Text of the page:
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Published: Monday, 12/9/2013

Sylvania designs 3 options for extending River Trail at Flower Hospital

BY NATALIE TRUSSO CAFARELLO
BLADE STAFF WRITER

The City of Sylvania is moving forward on the second phase of the River Trail project.

Preliminary designs are in the works for three possible paths that will cross into ProMedica’s Flower Hospital campus.

“We are looking at three different options for the path going across Flower Hospital and have begun preliminary engineering on each to determine the cost and the best route, which will ultimately factor into which route is taken,” said Kevin Aller, city service director.

A first phase of the trail completed last year runs along Ten Mile Creek between Main Street and Harroun Road. Two phases would extend the trail west to Silica Drive and east to Flower Hospital, east from Harroun across hospital property near the Ottawa River and on to Monroe Street east of U.S. 23.

The planned extension of the River Trail on the hospital’s campus has been under review because initial design plans completed four years ago routed it south of the river and near a cancer hospice facility. Hospital officials said such a path that close to the building would infringe on the privacy of patients and their families. However, alternative routes pushed the trail north into floodplains which would prove more costly to build as it might require an elevated path.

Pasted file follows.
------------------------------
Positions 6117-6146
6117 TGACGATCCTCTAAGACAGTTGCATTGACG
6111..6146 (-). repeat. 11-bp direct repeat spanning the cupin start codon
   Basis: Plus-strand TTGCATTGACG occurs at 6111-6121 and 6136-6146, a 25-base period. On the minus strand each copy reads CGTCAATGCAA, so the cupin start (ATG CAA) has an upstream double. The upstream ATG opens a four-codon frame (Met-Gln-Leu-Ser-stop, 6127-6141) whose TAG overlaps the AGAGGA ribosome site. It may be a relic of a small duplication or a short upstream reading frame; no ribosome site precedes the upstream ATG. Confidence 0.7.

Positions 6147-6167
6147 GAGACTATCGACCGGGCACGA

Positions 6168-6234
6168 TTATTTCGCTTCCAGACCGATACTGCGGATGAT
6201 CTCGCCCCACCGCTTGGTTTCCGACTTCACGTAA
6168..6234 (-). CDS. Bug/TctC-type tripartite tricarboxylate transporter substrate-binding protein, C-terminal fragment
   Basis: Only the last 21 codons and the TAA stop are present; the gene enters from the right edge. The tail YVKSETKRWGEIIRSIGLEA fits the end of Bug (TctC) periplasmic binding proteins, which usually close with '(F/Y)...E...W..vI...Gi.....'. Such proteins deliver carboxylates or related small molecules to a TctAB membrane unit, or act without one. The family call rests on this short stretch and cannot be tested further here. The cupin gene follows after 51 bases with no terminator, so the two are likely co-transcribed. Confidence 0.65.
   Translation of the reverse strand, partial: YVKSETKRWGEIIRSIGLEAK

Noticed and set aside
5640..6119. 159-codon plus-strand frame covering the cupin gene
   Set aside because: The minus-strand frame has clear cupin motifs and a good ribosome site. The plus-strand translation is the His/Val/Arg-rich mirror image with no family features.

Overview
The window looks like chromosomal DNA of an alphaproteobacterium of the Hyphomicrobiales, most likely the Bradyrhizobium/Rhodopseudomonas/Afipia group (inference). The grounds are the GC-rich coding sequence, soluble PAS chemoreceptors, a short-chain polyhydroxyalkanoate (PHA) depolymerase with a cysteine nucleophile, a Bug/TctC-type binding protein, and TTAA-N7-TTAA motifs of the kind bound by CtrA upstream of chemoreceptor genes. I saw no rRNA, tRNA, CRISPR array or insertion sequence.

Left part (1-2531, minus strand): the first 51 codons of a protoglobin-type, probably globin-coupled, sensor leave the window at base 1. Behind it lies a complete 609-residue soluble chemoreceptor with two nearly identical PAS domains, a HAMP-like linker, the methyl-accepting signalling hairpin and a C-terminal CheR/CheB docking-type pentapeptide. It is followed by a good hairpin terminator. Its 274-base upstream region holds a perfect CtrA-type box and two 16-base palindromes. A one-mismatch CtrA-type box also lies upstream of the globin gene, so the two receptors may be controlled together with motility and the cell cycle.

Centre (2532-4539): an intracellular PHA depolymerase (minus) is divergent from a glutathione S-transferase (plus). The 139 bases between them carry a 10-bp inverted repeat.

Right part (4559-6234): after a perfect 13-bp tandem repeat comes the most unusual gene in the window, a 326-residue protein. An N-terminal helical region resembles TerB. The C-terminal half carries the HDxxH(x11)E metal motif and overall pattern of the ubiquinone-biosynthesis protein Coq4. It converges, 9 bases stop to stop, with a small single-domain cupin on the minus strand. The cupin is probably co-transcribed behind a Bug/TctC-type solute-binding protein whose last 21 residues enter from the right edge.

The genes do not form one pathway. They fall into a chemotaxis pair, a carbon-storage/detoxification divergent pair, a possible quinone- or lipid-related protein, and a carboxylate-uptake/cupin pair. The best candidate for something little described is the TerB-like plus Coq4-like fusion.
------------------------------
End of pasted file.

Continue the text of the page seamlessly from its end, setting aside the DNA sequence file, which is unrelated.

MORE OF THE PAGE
The city previously preferred an upland route, because building the trail in the floodplain could nearly double the east-end phase’s $1.2 million construction cost estimate as well as the design costs, now budgeted at $300,000.

The city and hospital recently renewed discussions of the trail, and now  the three path options include two of which enter the floodplains. The third would route the bike and walking trail south and loop around the campus.

“The south one is being looked at, but has several disadvantages,” Mr Aller said.

For $17,000, engineers SmithGroup JJR of Ann Arbor will provide cost estimates for each trail, including building an elevated walkway through the floodplains.

Mayor Craig Stough said the preliminary design cost will be split by ProMedica and the city. The city will use money from the general fund for the preliminary designs. The hospital is donating the land for the trail.

Mr. Aller said the engineering will be completed within 90 days. Although there is no set date for the second phase of the extension, city officials said there are grant funds available in 2014 that could cover most of the cost.

Contact Natalie Trusso Cafarello at: 419-206-0356, or ntrusso@theblade.com, or on Twitter @natalietrusso.



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